What are the best ways to encourage entrepreneurship and economic empowerment amongst our people?
The answer to what you’ve asked is complex and loaded. A discussion about entrepreneurship and economic empowerment in the black community is one we need to have honestly and mindfully. Beyond simply talking about the answer, we’ve got to get busy and focused on taking consistent action.
Two years ago, the outlook for new entrepreneurial activity in the black community was looking up. According to the Kauffman Foundation, the world’s largest foundation devoted to entrepreneurship, the greatest increase for business creation in 2009 was among African-Americans1. However, Kauffman’s latest research shows that both blacks and non-Latino whites experienced declines in entrepreneurial activity in 20102.
While I wish the business creation rate in our community was still on an upward trend — because the more businesses started by black people, the more likelihood of seeing more of them stick around — the worthier challenge is developing the strength, stature and staying power of the businesses we already own. Therein lies the overall answer to your question.
The best way to encourage entrepreneurship and economic empowerment in the black community is to make successful business ownership routine. It needs to become an everyday, expected, normal part of our way of life. This actually isn’t just an issue in the black community. Of all new businesses started in America, 96 percent of them fail within 10 years. While that rate of failure cuts across the board, African-Americans are disproportionately affected because we lag behind all other racial and ethnic groups in the U.S. for wealth creation3. And successful business ownership is the number one way to create first generation wealth4 so this is a double whammy.
To make business success more routine in the black community we have to:
- Increase our financial literacy;
- Start with a business plan;
- Constantly train, study and execute to become smarter, more skilled entrepreneurs;
- Grow our businesses with the intention of creating jobs because employer firms vastly out earn sole proprietors;
- Operate our businesses based on principles and numbers, not emotions;
- Learn to do business internationally;
- Prepare and compete to be number one period (not just in our community);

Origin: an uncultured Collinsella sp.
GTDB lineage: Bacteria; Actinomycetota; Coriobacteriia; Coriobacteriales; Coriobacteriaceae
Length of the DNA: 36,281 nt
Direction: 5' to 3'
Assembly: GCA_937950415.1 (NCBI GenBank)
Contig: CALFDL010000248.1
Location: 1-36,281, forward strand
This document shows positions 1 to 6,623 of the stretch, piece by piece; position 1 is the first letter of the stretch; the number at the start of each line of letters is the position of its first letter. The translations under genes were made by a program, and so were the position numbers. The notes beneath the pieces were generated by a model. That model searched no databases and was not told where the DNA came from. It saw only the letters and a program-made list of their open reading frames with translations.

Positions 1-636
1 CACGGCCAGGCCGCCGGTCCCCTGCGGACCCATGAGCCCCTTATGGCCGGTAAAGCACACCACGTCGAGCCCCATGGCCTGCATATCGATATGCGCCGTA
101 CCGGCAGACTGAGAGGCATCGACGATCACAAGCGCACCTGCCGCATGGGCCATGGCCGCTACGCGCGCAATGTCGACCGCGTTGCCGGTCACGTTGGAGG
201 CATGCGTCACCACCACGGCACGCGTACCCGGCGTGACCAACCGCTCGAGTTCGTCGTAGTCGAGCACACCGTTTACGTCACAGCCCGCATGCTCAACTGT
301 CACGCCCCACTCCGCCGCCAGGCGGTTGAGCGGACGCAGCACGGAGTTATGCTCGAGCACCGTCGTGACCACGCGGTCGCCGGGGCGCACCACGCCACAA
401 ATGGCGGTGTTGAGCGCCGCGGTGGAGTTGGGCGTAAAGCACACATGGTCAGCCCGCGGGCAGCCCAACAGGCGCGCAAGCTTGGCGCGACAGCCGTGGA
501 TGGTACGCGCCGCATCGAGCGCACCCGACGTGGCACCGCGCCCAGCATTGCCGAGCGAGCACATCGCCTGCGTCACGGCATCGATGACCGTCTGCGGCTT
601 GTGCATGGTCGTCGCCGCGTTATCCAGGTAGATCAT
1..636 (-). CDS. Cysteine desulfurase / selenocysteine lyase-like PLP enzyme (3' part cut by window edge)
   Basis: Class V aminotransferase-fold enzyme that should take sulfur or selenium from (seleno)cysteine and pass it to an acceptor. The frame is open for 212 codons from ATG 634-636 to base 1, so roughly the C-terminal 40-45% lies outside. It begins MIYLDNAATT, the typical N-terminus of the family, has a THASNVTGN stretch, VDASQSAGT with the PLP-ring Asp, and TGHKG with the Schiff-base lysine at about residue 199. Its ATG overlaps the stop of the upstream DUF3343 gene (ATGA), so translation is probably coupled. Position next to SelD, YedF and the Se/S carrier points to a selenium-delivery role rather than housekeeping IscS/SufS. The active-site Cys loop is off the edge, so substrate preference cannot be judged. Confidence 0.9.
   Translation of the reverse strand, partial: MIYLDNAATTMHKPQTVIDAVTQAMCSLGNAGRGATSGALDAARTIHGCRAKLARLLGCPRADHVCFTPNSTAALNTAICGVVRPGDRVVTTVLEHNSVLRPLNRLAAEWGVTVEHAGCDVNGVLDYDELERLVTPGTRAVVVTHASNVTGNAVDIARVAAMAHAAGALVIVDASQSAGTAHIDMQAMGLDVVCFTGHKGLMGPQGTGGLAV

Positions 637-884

- Start or buy defensive businesses, which are ones that provide products and services that people need regardless of economic conditions;
- Start or buy businesses in the biggest wealth creating industries—such as technology, engineering, manufacturing and energy; and
- Spread this mentality and these behaviors among our family members and throughout our communities.
On another note, we also have to teach our children and youngest family members that entrepreneurship is just as noble and respectable an option — if not more so — as building a great career at a company that is a household brand. Plus, we need to get children and teenagers in the habit of entrepreneurship early. Instead of giving them allowance or sending them off to a minimum wage job, we have to challenge them to think of creative ways to earn their own money. Last but not least, we ought to be as eager to invest in their early businesses and entrepreneurial education as we are to invest in their college education.
Grace & Peace,
Felicia Joy is a nationally recognized entrepreneur who created $50 million in value for the various organizations and companies she served in corporate America before launching her business enterprise. She is often called on to discuss the ins and outs of entrepreneurial success and has appeared on CNN, FOX and in other national press. Felicia operates Ms. CEO Inc., a company that helps women entrepreneurs achieve more success, faster — as well as Joy Group International, LLC, a business development and consulting firm. Send her your questions at firstname.lastname@example.org or www.twitter.com/feliciajoy.